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Repairing brain damage in MS

10 November 2020

Neurological symptoms as a result of Multiple Sclerosis (MS), such as loss of cognitive or motor function, lead to a great many problems for over 2.5 million people worldwide. Nerve damage to the brain and the spinal cord cannot be repaired. Researchers of the Netherlands Institute for Neuroscience want to change this by means of the use of modern gene therapy technology. Funding from the Start2Cure Foundation will enable the Netherlands Institute for Neuroscience to embark on an ambitious project to repair the brain damage caused by MS.

The current treatments for MS are mainly geared towards inhibiting inflammatory cells from invading the brain. They reduce the number of MS attacks, but do not stop the disease from developing. In the later stages of the disease they virtually cease to have an effect. “Unfortunately these therapies do not offer improvement of the symptoms for people whose nervous system is already damaged by MS. This damage is practically irreparable, and there are currently no therapies that repair damage to nerve cells. But repairing this damage is precisely what we aim to do with this project, by means of gene therapy,” says professor Inge Huitinga.

Gene therapy

Gene therapy involves introducing therapeutic genetic material into the body. For this a viral vector, a carrier of therapeutic genetic material, is used. It has recently become possible to reach the brain and the spinal cord by injecting the viral vector via the bloodstream. “This new form of gene therapy allows us, for the first time, to deliver a therapeutic gene to the widespread MS lesions in the brain,” explains professor Joost Verhaagen.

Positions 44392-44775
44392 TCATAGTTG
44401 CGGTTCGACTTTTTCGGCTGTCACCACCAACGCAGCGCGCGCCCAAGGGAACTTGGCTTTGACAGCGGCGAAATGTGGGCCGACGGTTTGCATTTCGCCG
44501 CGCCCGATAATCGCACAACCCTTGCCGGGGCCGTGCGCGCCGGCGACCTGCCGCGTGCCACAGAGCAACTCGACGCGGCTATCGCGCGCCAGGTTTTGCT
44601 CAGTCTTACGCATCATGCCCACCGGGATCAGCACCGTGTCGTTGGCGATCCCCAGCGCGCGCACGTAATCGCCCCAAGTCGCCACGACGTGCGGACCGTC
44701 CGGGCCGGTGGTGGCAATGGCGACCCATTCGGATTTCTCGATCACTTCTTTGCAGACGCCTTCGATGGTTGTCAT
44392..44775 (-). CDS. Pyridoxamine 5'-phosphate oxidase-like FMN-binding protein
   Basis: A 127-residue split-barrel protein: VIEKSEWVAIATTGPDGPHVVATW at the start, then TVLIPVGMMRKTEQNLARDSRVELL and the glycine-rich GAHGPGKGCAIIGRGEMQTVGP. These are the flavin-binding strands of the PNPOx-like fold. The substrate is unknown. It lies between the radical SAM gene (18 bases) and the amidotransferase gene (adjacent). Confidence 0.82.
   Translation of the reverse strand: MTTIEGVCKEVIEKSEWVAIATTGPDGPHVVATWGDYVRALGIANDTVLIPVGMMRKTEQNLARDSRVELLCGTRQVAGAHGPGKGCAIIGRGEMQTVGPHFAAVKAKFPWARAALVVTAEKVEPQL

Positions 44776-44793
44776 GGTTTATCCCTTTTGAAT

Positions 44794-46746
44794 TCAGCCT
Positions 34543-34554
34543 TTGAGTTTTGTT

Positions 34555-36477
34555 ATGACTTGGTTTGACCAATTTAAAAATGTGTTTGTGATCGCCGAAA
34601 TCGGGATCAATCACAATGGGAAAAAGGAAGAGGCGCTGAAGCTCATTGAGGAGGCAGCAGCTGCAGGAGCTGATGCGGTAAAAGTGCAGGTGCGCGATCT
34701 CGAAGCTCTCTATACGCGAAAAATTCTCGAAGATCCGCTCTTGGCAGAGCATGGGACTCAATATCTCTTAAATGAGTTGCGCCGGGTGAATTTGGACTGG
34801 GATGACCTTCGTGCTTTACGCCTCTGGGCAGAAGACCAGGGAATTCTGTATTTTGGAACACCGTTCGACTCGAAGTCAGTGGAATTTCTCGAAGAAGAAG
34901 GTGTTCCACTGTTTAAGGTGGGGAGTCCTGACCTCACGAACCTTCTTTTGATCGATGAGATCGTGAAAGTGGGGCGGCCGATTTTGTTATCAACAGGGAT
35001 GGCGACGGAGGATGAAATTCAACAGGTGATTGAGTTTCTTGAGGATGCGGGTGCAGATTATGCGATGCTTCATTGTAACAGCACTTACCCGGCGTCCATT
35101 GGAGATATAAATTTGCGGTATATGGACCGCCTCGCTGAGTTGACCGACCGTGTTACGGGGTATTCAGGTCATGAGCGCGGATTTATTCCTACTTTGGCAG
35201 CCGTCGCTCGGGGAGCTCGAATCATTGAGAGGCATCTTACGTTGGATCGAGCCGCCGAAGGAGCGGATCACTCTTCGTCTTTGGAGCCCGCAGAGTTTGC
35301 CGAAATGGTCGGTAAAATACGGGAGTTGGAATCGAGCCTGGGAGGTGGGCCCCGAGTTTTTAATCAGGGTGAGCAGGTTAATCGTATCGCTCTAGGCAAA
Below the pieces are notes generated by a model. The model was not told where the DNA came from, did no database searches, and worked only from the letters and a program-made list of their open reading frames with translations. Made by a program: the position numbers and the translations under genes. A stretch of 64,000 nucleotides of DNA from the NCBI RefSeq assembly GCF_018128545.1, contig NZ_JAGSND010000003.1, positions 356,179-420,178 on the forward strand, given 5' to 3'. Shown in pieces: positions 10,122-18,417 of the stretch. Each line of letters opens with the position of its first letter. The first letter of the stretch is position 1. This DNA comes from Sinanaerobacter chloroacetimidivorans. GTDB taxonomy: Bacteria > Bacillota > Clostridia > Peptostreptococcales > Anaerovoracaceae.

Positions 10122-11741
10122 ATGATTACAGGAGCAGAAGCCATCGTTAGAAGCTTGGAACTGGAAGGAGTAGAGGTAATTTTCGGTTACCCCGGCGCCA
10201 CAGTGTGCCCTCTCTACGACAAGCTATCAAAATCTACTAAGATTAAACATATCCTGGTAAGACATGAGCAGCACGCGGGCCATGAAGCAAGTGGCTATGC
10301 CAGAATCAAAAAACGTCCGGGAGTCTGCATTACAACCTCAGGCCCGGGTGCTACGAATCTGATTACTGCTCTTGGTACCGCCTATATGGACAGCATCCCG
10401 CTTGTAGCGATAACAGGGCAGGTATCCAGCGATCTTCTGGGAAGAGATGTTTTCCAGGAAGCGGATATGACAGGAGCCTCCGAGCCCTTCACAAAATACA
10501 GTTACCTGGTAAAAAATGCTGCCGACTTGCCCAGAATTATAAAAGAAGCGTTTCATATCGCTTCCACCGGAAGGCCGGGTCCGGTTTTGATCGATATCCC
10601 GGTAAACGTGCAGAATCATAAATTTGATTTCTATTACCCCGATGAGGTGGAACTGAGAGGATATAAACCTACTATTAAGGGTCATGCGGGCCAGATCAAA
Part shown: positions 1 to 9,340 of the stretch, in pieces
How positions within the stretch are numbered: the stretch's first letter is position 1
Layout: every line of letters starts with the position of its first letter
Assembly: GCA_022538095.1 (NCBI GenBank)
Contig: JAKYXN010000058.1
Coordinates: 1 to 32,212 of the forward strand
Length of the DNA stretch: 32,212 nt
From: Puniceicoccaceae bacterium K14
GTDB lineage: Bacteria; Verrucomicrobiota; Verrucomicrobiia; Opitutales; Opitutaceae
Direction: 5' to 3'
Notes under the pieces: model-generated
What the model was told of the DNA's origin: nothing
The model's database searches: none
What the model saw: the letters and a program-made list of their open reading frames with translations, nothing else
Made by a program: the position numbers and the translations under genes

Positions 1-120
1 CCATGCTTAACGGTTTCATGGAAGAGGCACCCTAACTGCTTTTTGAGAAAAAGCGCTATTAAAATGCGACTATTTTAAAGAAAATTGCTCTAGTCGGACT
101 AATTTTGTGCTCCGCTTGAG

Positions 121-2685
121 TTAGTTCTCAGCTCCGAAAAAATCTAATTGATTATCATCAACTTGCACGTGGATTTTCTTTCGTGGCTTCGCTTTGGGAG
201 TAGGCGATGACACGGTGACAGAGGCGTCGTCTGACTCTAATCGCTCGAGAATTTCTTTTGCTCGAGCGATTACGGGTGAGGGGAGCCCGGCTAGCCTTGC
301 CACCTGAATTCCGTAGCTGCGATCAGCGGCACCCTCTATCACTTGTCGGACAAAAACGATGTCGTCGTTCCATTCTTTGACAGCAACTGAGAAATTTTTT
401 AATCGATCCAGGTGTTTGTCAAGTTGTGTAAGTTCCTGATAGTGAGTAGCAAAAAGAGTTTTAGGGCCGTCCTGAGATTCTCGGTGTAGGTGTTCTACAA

Molecules that promote recovery

The aim of the new project is to start with identifying the molecules that stimulate the creation of myelin and the repair of axons in brain tissue donated to the Netherlands Brain Bank by MS patients who recovered very well from MS attacks.

Myelin is the protective fatty substance surrounding the nerve cell axons that transmit the signals in the brain and spinal cord. In people with MS this myelin layer degrades, which means that signals by nerve cells are no longer transmitted properly and loss of function ensues. The newly discovered molecules will then be introduced into viral vectors, together with a number of already known factors, and tested in an animal model for MS for their ability to produce myelin and restore neurological function.

“When this project delivers positive results, the translation to the clinic can be made, in collaboration with (an) industrial partner(s),” says Huitinga. “A drug that promotes functional recovery of the nervous system is very important and potentially very meaningful for a large group of people with advanced MS”.

Starting point

Start2Cure is a new foundation and aims to cure MS within 50 years by enabling scientists to develop breakthrough treatments. “Awarding our first Therapeutic Innovation Research Grant is the starting point of the Start2Cure Foundation and its Global Research Grants and Awards program,“ says Boaz Spermon, Managing Director Start2Cure. “The gene therapy research project of the Netherlands Institute for Neuroscience is a very challenging project given the complexity and the uncertain outcome. As a result, funding opportunities for this type of research are often scarce. Should this innovative approach, however, turn out to be truly successful, the impact will be even more significant.”



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